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Best software to back up hard drive?

Old 07-28-04, 11:04 PM
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Best software to back up hard drive?

I have a 80gb HD, and just got a 250gb which i would like to install. Whats the best way to transfer everything accross? What software do people use to make backups of their hard drives?

Thanks
Old 07-28-04, 11:32 PM
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Norton Ghost.

-k
###
Old 07-28-04, 11:40 PM
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Norton Ghost.
Old 07-28-04, 11:50 PM
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I'll third the Ghost route.
Old 07-29-04, 07:40 AM
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personally, i'd go with Norton Ghost. to each his own, though...
Old 07-29-04, 09:27 AM
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Well i'm afraid i'm going to ago against the flow and go with Norton Ghost. Thanks guys and gals.
Old 07-29-04, 09:22 PM
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Acronis Backup 8
I heard it's much better.But since Norton Ghost is a package from Norton Systemworks.I use that also.
Old 07-30-04, 01:19 AM
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I use Ghost 7, DOS version.
Old 07-30-04, 02:41 AM
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This is just a copy, right? - and we don't need incremental updates, compression, encryption, or support for weird file-system features?

What's wrong with xcopy? Hell, even Windows copy-and-paste would work fine.

If you're looking for synchronization (mirroring the content of one drive to another) - look into FolderMatch and/or FolderClone.

- David Stein
Old 07-30-04, 02:53 AM
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Originally posted by sfsdfd
This is just a copy, right? - and we don't need incremental updates, compression, encryption, or support for weird file-system features?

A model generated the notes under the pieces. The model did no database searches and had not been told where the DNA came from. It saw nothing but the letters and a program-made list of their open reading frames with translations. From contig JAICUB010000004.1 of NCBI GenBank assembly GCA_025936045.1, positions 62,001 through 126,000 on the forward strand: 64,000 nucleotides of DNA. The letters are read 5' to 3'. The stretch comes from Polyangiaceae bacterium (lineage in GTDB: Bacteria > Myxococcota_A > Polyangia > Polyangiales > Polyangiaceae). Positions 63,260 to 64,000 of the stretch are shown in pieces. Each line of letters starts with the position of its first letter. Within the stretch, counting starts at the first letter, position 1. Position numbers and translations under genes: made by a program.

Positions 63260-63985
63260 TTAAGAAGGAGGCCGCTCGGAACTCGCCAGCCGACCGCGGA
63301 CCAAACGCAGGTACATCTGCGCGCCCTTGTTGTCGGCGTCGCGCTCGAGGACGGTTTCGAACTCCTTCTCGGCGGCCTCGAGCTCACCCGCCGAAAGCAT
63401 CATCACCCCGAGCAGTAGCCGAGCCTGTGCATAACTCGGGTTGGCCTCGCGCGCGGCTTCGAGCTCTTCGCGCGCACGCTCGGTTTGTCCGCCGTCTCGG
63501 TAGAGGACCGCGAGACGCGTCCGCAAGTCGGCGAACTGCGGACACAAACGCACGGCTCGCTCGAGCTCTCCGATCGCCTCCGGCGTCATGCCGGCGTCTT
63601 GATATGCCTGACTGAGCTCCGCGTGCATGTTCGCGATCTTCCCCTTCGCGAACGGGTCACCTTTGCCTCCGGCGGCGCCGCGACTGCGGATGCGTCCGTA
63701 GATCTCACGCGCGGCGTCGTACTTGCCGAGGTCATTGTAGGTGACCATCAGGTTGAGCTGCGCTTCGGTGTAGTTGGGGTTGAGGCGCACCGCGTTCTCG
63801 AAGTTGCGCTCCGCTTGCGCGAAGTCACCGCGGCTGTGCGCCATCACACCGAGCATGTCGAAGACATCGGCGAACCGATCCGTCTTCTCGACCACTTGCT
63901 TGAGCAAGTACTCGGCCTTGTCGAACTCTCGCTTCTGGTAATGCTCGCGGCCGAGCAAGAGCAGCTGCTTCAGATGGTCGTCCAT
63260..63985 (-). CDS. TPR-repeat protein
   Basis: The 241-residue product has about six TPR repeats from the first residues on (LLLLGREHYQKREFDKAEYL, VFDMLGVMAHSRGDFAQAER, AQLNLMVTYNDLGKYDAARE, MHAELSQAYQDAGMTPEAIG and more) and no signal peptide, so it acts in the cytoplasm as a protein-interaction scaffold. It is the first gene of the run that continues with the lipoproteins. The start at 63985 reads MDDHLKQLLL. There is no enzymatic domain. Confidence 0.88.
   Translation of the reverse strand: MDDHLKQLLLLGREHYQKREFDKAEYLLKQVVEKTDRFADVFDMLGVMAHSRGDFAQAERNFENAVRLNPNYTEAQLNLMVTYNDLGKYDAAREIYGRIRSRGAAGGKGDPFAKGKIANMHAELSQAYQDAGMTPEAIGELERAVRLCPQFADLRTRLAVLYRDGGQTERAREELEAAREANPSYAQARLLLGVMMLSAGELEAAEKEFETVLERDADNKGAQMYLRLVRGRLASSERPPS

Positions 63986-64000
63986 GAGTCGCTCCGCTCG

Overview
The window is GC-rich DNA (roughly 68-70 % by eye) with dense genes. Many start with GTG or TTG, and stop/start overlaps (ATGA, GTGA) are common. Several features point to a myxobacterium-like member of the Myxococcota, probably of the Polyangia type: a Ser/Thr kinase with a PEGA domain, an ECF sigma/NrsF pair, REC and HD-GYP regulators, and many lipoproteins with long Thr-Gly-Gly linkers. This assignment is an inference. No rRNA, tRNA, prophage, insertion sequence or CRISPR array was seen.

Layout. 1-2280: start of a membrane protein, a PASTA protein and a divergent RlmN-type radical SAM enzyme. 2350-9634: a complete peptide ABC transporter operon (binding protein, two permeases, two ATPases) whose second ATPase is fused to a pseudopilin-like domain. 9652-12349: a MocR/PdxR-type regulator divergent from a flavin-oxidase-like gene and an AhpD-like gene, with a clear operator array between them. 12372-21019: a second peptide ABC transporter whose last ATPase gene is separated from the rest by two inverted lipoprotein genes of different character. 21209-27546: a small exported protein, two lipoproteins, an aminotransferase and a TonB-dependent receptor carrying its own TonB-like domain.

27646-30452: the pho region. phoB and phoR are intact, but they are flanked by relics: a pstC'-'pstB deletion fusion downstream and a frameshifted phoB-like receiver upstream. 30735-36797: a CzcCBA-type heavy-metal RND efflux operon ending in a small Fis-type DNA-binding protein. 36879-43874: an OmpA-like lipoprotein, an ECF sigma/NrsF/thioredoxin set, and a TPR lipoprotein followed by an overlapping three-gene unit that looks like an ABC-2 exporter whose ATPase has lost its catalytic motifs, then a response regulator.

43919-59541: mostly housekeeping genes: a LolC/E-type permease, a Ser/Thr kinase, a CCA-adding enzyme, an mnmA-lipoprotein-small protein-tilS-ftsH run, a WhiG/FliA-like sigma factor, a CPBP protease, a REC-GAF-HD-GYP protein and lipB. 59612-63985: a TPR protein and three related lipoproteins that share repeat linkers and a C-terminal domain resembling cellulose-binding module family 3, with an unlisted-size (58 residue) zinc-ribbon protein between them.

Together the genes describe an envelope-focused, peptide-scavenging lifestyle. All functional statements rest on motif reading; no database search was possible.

It appears he's trying to migrate a drive and maybe his whole system from one hard drive to another.

I would want to know the OS and what's being migrated before I recommended any particular method.
Old 07-30-04, 09:51 AM
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Originally posted by FuzzyBallz
I use Ghost 7, DOS version.
The latest version of Ghost is nice cause you can write to NTFS partitions now and you can burn right to CD or DVDs. I've got Ghost included on my Bart PE Boot Disc (do a search, its a great Boot Disc)
Old 07-30-04, 12:00 PM
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Originally posted by X
It appears he's trying to migrate a drive and maybe his whole system from one hard drive to another.

I would want to know the OS and what's being migrated before I recommended any particular method.
OS is Windows XP, want to transfer (and also do backups later on) of my entire hard drive. This includes games, pictures, applications etc.
Old 07-30-04, 12:10 PM
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You are also copying your OS over too, right? This isn't a secondary hard drive but will be your primary one?
Old 07-30-04, 12:19 PM
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Hmm - I've never had luck moving an OS install and accompanying program suite to a new hard drive. With WinXP, that will be very much harder, I think - it goes further in the direction of locking you out of general-purpose hard drive access functions. For instance, your root directory appears to contain a "System Volume Information" folder, but WinXP will not let you open it.

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Old 07-30-04, 12:36 PM
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Originally posted by X
You are also copying your OS over too, right? This isn't a secondary hard drive but will be your primary one?

My intial use will be to replace my 80gb with a 250gb. Eventually thou, i will want to back up in case something goes wrong. I've had some problems lately, like system merchanic totally screwing up my system.
Old 07-30-04, 02:14 PM
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Put in your new 250GB drive with your 80GB drive.

1. Partition your new 250GB drive. One for OS and one for data
2. Using Ghost create an image of your 80GB drive and apply that image to your new 250GB drive (primary partition). I'd also recommend saving this image onto a DVD or onto a old spare hard drive (Now I know why I kept those old 8GB drives).